Wednesday, November 29, 2017


The main thing I worried about before law school is something I think most people worry about: What if I don’t like it? What if the classes are too hard, or boring? What if I don’t make any friends? What if I find out that, after all the work it took to get here, law school isn’t for me?

I’m pleased to report that I do, in fact, like it. Law school has been as engaging as I hoped it would be. And it's already providing a window into a future I’m thoroughly stoked about.

In my last post, I mentioned my Torts midterm; Torts specifically is a class I found way more fascinating than I thought I would. It’s a class about solving real life situations — the kind of situations that you’ll certainly face at some point in your life, if you haven’t already. It involves taking abstract concepts — like, when does a relationship with another person establish a legal duty of care for the other person? — and actually bringing those concepts down to earth, finding the situation where the abstract rule can solve a real world problem. It’s so satisfying, like when you find the key fits into a lock. (It helps that my professor, Adam Zimmerman, is brilliant at helping students understand how textbook concepts play out in the real world.)

My other classes are fascinating in other ways. In Criminal Law, the injustices built into the the American system come into sharp relief; in Property, we talk about how philosophies of ownership shape the law and our everyday lives. Even in Civil Procedure, for me is the most challenging class, we’re shown the blueprint instruction manual for how regular folks go about getting justice in our Kafka-esque legal system.

If all of that sounds interesting to you, I guarantee you’ll have fun in law school.

But, of course, I didn’t just go to law school to bury myself in books. Like everyone else, I was excited to be a part of a little community of students who were chasing the same goal as me. And so, even in week 10 of law school, making new friends is a thrill, and helps put my own journey into perspective.

For instance, a couple weeks ago I helped out at the annual PILF auction, a fundraiser on campus that helps raise money for scholarships for students who want to work in the (traditionally lower-earning) field of public interest. It was awesome to see some of my classmates, who I know are studying corporate or tax law, come to support the cause. And, of course, it was a great excuse, post-Midterms, to drink some free booze and even see our professors in a non-school context, which is actually not as weird as you might think but, in fact, might give you the sense that professors are (shocker!) real people like you.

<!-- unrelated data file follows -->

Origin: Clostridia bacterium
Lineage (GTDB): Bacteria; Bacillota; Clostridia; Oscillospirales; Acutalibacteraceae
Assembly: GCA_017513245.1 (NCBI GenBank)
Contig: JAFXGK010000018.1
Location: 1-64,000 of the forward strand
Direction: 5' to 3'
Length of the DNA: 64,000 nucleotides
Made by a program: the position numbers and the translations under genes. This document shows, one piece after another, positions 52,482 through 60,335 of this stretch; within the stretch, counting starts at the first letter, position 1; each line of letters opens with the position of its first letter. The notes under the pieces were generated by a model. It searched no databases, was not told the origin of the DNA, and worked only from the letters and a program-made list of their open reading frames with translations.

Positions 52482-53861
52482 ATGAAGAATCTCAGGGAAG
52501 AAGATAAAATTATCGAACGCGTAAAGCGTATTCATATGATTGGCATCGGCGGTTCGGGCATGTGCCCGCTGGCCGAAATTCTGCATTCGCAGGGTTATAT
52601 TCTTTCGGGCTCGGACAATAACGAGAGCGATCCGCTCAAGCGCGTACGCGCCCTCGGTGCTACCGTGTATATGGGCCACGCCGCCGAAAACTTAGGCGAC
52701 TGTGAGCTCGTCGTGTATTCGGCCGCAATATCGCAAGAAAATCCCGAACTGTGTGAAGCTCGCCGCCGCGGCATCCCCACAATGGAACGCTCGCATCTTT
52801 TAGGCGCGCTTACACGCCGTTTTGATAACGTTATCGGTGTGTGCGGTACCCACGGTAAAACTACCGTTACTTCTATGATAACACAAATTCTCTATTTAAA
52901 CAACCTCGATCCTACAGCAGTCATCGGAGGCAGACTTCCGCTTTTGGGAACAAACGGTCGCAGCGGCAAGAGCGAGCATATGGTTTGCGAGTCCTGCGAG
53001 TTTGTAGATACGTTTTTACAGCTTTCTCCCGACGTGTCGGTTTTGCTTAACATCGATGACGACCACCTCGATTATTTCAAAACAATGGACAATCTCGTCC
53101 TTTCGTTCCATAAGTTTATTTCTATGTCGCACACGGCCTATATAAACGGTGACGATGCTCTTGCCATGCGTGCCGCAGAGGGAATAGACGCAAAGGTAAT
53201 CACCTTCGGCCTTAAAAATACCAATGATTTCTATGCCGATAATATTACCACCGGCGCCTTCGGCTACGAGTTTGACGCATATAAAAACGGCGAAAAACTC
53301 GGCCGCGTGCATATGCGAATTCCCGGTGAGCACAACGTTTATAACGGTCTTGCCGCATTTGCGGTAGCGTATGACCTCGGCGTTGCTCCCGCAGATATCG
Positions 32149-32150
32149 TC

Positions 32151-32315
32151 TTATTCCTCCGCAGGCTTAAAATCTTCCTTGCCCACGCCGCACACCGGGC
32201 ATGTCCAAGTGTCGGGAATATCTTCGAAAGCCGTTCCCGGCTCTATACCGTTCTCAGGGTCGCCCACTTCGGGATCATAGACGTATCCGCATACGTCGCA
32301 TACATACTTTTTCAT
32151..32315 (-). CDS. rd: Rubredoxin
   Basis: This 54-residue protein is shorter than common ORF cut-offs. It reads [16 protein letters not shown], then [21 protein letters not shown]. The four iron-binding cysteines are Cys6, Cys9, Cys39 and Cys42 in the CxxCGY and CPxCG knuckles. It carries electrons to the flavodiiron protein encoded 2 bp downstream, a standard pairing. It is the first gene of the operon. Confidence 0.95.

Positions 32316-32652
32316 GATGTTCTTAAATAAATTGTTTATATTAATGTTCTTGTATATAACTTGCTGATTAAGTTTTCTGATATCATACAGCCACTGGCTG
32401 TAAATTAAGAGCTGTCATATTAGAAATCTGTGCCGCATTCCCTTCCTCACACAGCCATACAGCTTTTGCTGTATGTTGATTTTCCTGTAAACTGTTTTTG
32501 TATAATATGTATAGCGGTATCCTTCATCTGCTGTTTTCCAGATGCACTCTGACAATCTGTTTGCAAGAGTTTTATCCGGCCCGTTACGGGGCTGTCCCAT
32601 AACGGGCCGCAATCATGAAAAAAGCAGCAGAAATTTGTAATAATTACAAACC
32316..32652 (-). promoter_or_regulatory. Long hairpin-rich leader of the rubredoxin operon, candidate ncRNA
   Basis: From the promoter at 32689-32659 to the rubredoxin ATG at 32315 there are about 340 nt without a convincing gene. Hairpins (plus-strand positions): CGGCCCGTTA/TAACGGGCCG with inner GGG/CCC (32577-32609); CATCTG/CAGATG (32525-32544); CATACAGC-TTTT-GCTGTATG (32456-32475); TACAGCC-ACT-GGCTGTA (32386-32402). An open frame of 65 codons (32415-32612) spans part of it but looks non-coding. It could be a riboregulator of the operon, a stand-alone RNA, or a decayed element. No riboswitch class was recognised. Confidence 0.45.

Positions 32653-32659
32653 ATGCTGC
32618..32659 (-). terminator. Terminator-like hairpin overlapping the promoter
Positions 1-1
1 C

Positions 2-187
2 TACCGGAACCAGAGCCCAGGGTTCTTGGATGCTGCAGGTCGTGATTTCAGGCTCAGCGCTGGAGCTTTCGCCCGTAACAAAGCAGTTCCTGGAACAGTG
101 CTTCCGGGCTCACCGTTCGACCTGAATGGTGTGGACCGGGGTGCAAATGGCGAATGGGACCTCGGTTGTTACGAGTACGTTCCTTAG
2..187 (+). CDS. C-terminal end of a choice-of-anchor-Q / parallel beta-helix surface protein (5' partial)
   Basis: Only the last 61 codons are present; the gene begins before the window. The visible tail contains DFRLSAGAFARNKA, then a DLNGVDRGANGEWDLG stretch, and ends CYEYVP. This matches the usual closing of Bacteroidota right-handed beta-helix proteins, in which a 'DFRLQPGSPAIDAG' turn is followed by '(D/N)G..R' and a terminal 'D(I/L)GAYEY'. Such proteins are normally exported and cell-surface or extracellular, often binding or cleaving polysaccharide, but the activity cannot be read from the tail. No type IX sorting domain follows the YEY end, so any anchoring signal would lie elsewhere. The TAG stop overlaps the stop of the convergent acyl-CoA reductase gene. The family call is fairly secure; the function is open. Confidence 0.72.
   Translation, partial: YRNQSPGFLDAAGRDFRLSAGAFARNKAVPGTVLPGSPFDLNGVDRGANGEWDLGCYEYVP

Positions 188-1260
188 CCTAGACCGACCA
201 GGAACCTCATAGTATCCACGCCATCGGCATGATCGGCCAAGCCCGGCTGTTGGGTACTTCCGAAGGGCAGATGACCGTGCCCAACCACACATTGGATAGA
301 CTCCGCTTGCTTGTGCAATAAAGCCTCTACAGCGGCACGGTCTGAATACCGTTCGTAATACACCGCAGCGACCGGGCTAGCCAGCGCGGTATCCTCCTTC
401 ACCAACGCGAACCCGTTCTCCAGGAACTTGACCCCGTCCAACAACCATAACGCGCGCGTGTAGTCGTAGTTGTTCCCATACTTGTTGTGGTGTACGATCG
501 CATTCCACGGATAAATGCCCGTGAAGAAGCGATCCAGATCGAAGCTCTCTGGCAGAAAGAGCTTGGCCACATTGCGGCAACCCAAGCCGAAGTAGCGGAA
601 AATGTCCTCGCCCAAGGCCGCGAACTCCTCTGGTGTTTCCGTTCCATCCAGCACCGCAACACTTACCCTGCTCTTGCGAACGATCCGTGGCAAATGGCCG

The thing I’m the most excited about, though, is that even at this early juncture I’ve found easy ways to get involved in the L.A. community. Loyola in particular is great for putting volunteer opportunities in front of students; you’d have to be willfully ignoring them to not find something.

A couple weekends ago, I drove down from my apartment in Echo Park to a community center in Watts to assist a nonprofit with client intake. The nonprofit helps folks convicted of misdemeanors and even felonies get those crimes taken off their records, which can help them get jobs and make a new life. I met with a particular client who was in dire need of employment, she said, and felt that a few blotches on her record were holding her back. We sat together at a wooden table in the midst of 15 other tables and worked through the details of some of the forms. I truly felt like I was doing a service, for her and for my community — that this small act was disproportionately powerful to someone who needed it so badly. That’s the power of the law, I thought — if you can access it, you can do everyday things that, for people who have been effectively shut out of the system, can have a profound impact. It reminded me of why I wanted to go to law school in the first place. And it confirmed that I’m in exactly the right place.